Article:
In McBennett v. Danis, Justice Chappel explained that the options permitted under section 16.3 of the Divorce Act reflected that family situations often require custom decision-making regimes to ensure the child’s best interests. Shared decision-making allows for both parents to be fully involved in their child’s lives. However, it does require cooperation between parents. In MacDonald v. Cannell, Justice Robertson explained that “joint decision-making authority is more than just a “feel-good” label. It is well-settled law that it should not be ordered in the hope that communication will improve or because it will make parents feel better. It works where parents share the same beliefs, with a good history of co-operation.”
In Rogers v. Porga, the parents had a shared parenting arrangement but disagreed about medical and educational issues for their son. The mother brought a motion to allow the child to attend Templemead School because the program was suited to the child’s developmental needs. The father opposed having the son change schools and believed better alternative programs were available. Their final consent order stated that the parties “shall make decisions affecting the health, education and general welfare of the children.” Based on these circumstances, the judge wondered why the parents consented to a shared parenting order if they could not make the arrangement work.
The judge did acknowledge that some of the father’s concerns about the Templemead program were understandable. However, the best available response to the child’s speech problem was the Templemead proposal, and the father’s strong opposition to it was not logical or child-focused. He was unable to provide evidence that there was a better option or that the speech program at Templemead would interfere with any professional treatment of the child’s hearing issues. Overall, the judge found that the failure of shared parenting by the parents was almost detrimental to the child. The father’s lack of cooperation resulted in the child nearly losing his place in the program as an acceptance deadline was missed.
In looking at shared parenting arrangements, Justice Pazaratz explained that:
Ultimately, what is important is that “the decision-making designation benefits the child by creating a reliable mechanism for appropriate decisions to be made in an efficient, productive, civil and timely manner.” Justice Pazaratz acknowledged that legislative changes had adopted more conciliatory terminology to limit the use of polarizing terms within family disputes. New terms like “shared parenting” were intended to promote respect and parental involvement to benefit children.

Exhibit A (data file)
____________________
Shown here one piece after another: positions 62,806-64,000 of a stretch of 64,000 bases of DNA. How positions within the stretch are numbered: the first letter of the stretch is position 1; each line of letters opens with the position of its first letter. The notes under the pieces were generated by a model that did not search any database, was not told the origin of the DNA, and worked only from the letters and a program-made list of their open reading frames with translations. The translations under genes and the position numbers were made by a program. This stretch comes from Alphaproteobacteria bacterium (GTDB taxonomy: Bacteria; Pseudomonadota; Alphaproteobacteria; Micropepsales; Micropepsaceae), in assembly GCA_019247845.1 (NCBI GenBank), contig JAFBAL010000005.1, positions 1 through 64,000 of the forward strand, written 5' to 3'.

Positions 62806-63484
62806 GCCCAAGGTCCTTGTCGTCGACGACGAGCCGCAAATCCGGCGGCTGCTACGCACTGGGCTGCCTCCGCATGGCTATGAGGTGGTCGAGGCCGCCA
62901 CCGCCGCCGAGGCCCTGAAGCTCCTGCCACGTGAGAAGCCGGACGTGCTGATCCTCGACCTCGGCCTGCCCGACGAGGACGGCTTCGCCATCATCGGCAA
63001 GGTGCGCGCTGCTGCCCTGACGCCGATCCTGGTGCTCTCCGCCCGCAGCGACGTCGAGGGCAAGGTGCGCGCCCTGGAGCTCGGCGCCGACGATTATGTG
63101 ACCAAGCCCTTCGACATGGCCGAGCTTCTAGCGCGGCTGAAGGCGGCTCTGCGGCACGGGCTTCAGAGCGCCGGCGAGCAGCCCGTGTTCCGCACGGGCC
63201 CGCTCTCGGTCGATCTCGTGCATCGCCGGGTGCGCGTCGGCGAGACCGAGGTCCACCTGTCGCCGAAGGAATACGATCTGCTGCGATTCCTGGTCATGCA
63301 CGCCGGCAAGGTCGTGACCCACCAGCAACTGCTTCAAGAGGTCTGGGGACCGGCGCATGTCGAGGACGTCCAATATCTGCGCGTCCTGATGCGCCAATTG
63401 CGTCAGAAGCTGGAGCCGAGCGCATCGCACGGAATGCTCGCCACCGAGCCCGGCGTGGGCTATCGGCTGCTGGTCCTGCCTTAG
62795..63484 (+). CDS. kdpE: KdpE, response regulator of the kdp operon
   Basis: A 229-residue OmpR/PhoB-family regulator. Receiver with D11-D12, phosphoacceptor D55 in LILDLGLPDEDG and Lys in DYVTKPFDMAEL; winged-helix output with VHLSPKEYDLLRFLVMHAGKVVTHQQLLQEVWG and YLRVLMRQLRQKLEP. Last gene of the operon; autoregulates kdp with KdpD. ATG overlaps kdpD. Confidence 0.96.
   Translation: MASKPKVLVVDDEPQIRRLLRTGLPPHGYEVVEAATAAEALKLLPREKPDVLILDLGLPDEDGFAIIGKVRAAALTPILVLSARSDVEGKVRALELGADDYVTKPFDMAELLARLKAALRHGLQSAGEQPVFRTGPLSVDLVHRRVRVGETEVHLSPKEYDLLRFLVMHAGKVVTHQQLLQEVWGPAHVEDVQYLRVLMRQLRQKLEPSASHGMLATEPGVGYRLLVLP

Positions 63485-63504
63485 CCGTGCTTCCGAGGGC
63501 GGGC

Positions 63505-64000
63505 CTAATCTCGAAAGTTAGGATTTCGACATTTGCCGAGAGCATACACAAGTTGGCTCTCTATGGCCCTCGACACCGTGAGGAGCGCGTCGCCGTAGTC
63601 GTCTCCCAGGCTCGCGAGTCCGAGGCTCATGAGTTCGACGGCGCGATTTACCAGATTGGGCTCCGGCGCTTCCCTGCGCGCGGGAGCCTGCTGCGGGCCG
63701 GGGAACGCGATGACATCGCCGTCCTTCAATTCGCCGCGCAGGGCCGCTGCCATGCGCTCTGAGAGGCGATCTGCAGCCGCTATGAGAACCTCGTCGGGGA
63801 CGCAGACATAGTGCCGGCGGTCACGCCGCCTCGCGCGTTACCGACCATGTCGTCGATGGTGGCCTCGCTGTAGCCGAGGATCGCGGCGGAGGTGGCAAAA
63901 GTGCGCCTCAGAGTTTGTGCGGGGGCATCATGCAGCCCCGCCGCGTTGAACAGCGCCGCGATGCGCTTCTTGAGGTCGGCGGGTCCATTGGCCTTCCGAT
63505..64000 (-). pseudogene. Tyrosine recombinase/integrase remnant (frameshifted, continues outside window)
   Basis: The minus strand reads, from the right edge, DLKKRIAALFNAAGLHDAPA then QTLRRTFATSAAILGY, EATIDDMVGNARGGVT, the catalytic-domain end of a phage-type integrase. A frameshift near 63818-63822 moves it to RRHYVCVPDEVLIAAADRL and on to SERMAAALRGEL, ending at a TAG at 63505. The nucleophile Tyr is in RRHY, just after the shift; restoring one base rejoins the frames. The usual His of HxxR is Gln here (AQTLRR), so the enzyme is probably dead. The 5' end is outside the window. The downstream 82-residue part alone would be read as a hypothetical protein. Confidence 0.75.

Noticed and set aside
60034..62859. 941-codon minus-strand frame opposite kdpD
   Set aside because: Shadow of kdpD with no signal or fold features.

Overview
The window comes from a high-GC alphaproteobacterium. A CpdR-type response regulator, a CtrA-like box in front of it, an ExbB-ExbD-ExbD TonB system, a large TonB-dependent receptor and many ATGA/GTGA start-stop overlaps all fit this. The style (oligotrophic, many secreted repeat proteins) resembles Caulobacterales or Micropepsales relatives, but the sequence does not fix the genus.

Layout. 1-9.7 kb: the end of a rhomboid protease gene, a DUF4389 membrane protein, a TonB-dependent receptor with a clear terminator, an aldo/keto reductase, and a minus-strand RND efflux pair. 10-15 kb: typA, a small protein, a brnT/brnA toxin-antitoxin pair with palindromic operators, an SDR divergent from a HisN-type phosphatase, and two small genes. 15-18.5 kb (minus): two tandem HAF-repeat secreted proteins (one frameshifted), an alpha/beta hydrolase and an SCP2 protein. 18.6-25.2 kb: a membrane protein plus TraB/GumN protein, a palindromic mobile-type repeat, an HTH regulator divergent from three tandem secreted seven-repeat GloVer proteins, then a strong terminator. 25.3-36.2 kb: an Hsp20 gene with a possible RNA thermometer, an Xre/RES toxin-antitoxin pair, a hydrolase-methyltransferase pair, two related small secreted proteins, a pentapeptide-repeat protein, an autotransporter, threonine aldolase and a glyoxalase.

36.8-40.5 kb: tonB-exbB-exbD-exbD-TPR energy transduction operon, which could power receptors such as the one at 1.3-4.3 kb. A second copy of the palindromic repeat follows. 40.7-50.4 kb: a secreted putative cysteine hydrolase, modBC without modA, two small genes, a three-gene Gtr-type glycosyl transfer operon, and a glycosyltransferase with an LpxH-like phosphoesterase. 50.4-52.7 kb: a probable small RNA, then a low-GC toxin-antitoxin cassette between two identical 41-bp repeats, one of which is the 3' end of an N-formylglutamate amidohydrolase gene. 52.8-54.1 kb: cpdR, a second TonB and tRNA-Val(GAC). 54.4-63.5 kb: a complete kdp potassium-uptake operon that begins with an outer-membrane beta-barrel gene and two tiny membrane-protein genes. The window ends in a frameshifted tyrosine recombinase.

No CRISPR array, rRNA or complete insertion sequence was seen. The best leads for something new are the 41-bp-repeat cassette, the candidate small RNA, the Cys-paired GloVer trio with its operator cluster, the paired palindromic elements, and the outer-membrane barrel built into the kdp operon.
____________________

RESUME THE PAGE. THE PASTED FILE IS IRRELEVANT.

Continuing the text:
However, Justice Pazaratz also emphasized that shared parenting is about responsibilities and not parental rights. It provides an opportunity for both parents to have a meaningful role in their child’s lives by making decisions in a cooperative child-focused manner. Ultimately, it should provide opportunities for parents to solve problems rather than lead to constant arguments. In Izyuk v. Bilousov, the court warned that in certain family circumstances, joint decision-making could “perpetuate hostilities, indecision, and power struggles.” What children really needed was decisions to be made “quickly, properly and uneventfully.”
In this instance, the mother’s motion was granted, and the father was required to ensure the child attended the school program during his scheduled parenting time.
Courts encourage parents to work together to settle issues in dispute, create parenting plans, and make decisions in their children’s best interests. However, shared decision-making responsibility will not be appropriate in every case. For some families, it may only perpetuate conflict that is harmful to children. Judges have also remarked that parents can disagree with each other, but they need to be able to make important decisions in a child-focused manner.
If you are going through a separation or divorce and are experiencing parenting time disputes, contact the experienced family lawyers at NULaw in Toronto. As trusted and compassionate divorce lawyers, we are well-versed in provincial and federal family law rules and legislation, which means we can provide thorough, honest legal advice quickly and efficiently. Whether you are navigating an initial parenting arrangement or are seeking to modify an existing agreement, contact us online or call our office at 416-481-5604 to learn how we can assist you.